Mark Hoemmen joins Rob and Jason. They first talk about an debugging improvements in VS Code and C++20/23 features going into MSVC. Then they talk to Mark Hoemmen about his past work on linear algebra libraries Tpetra and Kokkos, and current efforts to get linear algebra into the standard.

- What’s new for C++ debugging in VS Code
- Conformance should mean something - fputc, and freestanding
- MSVC C++20/23 Update

- Tpetra parallel linear algebra
- P1417R0: Historical lessons for C++ linear algebra library standardization
- P1673R7: A free function linear algebra interface based on the BLAS
- P1674R1: Evolving a Standard C++ Linear Algebra Library from the BLAS

Mark Hoemmen (he/him/his, “HOE-men”) is a scientific software developer with a background in parallel computing and numerical linear algebra. He has a bachelor’s degree in mathematics and computer science from the University of Illinois Urbana-Champaign, and a PhD in computer science from the University of California Berkeley.

After finishing his studies, Mark worked at Sandia National Laboratories for ten years. There, he contributed to two open-source C++ software projects: Trilinos (concentrating on its core of distributed-memory parallel sparse linear algebra) and Kokkos (a shared-memory parallel programming model providing a common front-end to CUDA, OpenMP, and other systems). For his last few years at Sandia, he focused more on applying Trilinos and Kokkos to non-open-source engineering (finite-element and finite-volume) simulation applications. In early 2020, he moved to Stellar Science, a scientific software company based in Albuquerque, and contributed to several non-open-source physics and discrete event simulations. This April, Mark joined the Devtech Compute team at NVIDIA, working remotely from his home in Albuquerque, New Mexico, USA.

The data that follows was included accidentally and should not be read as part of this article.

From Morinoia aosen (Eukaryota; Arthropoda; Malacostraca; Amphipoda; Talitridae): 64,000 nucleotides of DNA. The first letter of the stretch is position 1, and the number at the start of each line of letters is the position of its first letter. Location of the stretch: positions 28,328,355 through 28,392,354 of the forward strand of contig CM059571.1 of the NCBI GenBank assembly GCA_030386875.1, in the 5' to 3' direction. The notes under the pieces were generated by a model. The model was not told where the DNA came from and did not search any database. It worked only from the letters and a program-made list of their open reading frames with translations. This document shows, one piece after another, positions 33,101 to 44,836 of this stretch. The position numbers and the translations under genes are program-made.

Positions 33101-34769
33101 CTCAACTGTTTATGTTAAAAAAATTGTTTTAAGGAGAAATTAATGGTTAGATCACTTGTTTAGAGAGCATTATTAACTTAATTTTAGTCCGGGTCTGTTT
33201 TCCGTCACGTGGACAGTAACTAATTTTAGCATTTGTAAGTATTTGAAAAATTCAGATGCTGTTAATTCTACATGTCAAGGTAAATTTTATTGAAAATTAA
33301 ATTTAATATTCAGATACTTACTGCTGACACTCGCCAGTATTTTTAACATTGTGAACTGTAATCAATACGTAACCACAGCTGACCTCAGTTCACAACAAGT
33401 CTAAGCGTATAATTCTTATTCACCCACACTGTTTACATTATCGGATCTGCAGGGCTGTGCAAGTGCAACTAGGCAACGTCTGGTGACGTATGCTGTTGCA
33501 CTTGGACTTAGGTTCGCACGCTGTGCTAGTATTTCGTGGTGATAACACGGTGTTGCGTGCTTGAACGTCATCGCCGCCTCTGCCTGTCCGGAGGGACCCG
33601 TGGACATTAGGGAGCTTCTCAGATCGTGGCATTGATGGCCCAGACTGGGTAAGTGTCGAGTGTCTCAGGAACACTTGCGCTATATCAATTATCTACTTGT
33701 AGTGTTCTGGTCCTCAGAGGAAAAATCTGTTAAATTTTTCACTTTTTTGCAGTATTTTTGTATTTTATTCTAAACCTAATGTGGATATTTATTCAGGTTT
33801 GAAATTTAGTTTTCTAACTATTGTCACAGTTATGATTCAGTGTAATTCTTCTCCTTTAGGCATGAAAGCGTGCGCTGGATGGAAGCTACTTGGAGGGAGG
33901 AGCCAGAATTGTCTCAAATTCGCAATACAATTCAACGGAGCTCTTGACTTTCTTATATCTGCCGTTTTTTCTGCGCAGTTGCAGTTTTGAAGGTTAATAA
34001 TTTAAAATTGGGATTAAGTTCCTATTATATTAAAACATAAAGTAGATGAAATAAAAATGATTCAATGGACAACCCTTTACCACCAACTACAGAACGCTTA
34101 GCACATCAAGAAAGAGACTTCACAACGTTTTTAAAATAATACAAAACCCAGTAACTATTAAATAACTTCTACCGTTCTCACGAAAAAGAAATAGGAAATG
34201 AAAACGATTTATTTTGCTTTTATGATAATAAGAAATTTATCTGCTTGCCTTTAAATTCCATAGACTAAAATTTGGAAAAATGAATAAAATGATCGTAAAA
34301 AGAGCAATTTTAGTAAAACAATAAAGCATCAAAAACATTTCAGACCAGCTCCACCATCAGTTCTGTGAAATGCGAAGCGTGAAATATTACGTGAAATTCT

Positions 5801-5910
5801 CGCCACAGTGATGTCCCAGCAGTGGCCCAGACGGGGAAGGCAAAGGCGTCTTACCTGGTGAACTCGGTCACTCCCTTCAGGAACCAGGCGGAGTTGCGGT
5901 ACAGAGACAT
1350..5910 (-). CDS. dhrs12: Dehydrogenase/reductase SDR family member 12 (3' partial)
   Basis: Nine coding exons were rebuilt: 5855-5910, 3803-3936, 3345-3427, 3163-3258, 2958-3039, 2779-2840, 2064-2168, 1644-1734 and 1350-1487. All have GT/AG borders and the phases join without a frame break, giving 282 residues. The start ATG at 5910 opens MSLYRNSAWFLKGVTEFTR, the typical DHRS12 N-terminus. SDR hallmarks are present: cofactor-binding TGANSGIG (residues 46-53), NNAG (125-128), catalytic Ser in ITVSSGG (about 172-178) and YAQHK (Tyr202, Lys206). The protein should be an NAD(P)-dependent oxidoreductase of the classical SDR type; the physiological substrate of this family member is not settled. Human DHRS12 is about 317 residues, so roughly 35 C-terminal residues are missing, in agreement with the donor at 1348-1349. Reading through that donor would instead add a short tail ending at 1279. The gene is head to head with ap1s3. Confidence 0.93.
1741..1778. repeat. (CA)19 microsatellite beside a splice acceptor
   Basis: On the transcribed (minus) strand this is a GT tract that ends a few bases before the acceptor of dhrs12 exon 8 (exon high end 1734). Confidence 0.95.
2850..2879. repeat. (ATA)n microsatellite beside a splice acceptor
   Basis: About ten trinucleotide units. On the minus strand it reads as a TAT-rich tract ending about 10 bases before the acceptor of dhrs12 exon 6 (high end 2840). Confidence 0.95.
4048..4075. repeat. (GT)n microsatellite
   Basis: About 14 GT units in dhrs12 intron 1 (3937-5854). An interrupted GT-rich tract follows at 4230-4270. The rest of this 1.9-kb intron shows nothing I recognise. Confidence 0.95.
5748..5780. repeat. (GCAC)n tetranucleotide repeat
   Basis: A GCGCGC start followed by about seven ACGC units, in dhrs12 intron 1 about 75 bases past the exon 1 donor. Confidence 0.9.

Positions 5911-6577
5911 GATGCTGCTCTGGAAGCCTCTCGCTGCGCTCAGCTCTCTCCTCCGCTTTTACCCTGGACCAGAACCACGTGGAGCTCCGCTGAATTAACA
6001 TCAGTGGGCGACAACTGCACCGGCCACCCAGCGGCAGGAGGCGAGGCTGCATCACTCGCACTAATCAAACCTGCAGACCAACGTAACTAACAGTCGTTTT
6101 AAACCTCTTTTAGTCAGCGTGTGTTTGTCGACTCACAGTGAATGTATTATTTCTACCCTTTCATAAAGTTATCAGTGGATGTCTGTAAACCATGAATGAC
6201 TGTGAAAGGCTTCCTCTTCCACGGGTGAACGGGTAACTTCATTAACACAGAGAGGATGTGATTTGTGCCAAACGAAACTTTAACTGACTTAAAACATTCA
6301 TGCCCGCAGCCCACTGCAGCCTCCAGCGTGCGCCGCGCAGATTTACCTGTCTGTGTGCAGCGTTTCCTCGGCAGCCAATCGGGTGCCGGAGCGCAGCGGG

Mark’s preferred programming language is C++. He has been writing it professionally for 22 years, and has been contributing to the C++ Standard (WG21) process for the last five of those. He is coauthor on three Standard Library proposals in flight: P1673 (C++ BLAS interface), P0009 (mdspan, a multidimensional array view), and P1684 (mdarray, the container analog of mdspan). After C++, he feels most comfortable working in Python, and can get by in Fortran, Matlab, and ANSI Common Lisp. In his spare time, he likes to play mandolin, lute, and baroque guitar.